St Augustine's Church, Norwich
History, tourist information, and nearby accommodation
HERITAGE HIGHLIGHTS: 17th century tower of brick, Matthew Brettingham monument
That is especially true of the northern edge of the city centre. Just beyond the ring road (A147) is the medieval church of St Augustine. Now redundant and managed by the Churches Conservation Trust, St Augustine's dates to at least the 12th century, though the most striking external feature is a 17th century tower of red brick.
This is the only church in Norfolk dedicated to Augustine, but which Augustine is it dedicated to - Augustine of Canterbury or Augustine of Hippo? We do know that in the 12th century the priests came from a group of Augustinian friars, who follow the rule laid down by Augustine of Hippo, so that dedication seems most likely. Despite this, an Edwardian window in the north chancel aisle has stained glass depicting Augustine of Canterbury, along with St Felix of Dunwich. Wishful thinking?
Well, that's a bit of a mystery. There was no mention of a church dedicated to Augustine in the Domesday Book, but the square shape of the nave sugests a Saxon layout. The earliest written record of a church here comes from 1163, when Augustinian friars from Gloucester were assigned to the church.
Much of the church we see today, except for the tower, dates from a 15th century rebuilding, though like many churches St Augustines was restored in the Victorian period.
Abigail was inducted into the army in his late teens. He could not stand up to the conditions of trench warfare and deserted. He was captured, and shot for cowardice, the fate reserved for deserters at that time. By the rules of the time his name should not appear among those of his fallen comrades, but there it is, appearing alphabetically at the top of the list.
One of the most interesting features is a monument to architect Matthew Bressingham, who was responsible for the stately home of Holkham Hall. Bresingham was born in Norwich, the son of a mason. He apprenticed as a bricklayer to his father, but rose to be appointed clerk of the works at Holkham in 1734. His work at Holkham launched a career that brought him commissions from around East Anglia. Local projects include Lenwade Bridge, the shire hall at Norwich Castle, and renovation work on Norwich Cathedral. He often worked in a very plain Palladian style, but his genius was his ability to adapt and carry out ideas laid out by more talented architects. The monument is fairly plain, with an inscription recording his 'liberal spirit and great benevolence of mind.'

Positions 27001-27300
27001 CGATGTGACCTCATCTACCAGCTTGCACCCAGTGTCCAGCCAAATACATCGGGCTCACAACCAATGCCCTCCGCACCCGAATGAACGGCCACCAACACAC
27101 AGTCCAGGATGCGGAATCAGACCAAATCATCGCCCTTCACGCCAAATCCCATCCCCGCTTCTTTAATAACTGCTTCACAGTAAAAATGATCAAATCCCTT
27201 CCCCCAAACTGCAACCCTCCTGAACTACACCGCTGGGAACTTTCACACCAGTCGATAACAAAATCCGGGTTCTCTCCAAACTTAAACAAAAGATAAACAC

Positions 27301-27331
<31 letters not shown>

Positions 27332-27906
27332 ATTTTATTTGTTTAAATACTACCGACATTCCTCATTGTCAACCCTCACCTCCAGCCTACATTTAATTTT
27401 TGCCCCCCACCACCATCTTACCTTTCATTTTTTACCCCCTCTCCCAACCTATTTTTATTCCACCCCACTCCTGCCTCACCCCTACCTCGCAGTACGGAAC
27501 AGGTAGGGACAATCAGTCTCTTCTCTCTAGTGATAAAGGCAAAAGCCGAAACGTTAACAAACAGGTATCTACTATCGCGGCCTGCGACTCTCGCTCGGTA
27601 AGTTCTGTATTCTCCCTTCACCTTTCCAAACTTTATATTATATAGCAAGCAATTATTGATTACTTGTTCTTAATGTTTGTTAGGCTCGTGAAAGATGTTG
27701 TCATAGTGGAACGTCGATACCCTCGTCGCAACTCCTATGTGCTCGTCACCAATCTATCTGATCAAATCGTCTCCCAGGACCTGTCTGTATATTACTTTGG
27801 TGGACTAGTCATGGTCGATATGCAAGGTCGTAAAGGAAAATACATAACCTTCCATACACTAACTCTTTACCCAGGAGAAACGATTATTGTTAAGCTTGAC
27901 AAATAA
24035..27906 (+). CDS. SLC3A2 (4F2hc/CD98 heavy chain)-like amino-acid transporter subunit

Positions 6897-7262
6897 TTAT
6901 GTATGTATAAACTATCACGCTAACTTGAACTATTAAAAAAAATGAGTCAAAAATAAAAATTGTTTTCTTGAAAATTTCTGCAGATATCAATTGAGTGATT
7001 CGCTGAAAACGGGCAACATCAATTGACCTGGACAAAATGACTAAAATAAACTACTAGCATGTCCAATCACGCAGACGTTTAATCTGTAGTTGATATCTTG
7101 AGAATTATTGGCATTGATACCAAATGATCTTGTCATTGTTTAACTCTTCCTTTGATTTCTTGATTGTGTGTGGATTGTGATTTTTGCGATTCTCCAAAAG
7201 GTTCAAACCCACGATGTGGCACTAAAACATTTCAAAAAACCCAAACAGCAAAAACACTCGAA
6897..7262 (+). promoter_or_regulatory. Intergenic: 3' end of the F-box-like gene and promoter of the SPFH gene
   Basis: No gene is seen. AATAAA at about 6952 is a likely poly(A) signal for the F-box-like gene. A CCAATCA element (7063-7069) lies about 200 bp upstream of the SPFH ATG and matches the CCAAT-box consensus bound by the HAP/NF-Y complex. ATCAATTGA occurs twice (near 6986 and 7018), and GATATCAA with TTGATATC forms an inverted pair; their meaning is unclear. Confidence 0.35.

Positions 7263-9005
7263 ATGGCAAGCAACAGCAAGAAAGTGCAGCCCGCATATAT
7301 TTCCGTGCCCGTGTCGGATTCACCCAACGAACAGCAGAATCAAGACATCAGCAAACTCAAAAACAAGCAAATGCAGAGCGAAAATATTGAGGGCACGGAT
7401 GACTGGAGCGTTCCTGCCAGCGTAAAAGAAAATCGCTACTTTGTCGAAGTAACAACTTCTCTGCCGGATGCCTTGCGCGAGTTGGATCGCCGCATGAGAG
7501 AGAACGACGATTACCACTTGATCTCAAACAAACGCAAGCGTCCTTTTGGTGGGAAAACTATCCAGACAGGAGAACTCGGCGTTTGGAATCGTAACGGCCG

The church is usually locked, but the keyholder is a shop just across the road. We arrived very late in the day, just 15 minutes before the shop closed. They were reluctant to give out the key, but we assured them we'd return it before the shop shut for the day. You never saw such a whirlwind visit to an historic church! We sped through the building, I photographed everything in sight, and we were back with key, somewhat breathless, one minute before the shop shut. As a relaxing experience I can't really recommend this approach, but it did make the visit memorable! As an aside, don't miss the row of almshouses just beside the churchyard.
About St Augustine's
Address: St Augustine's Street, Norwich, Norfolk, England, NR3 3BY
Attraction Type: Historic Church
Location: On the west side of St Augustine's Street, 1 block north of the A147 on the north side of Norwich. 20 minutes walk from the city centre. Church is locked but the keyholder is just across the road.
Website: St Augustine's
Churches Conservation Trust
Photo Credit: David Ross and Britain Express
Heritage Rated from 1- 5 (low-exceptional) on historic interest
The Octagon Chapel - 0.3 miles (Historic Church)
The Old Meeting House - 0.3 miles (Historic Church)
Norwich, St George Colegate - 0.3 miles (Historic Church)
Norwich, St Laurence Church - 0.4 miles (Historic Church)
The Halls - 0.4 miles (Historic Church)
Strangers Hall - 0.5 miles (Museum)
Hungate Medieval Art - 0.5 miles (Museum)
Augustine Steward's House - 0.5 miles (Historic Building)
Nearest Accommodation to St Augustine's: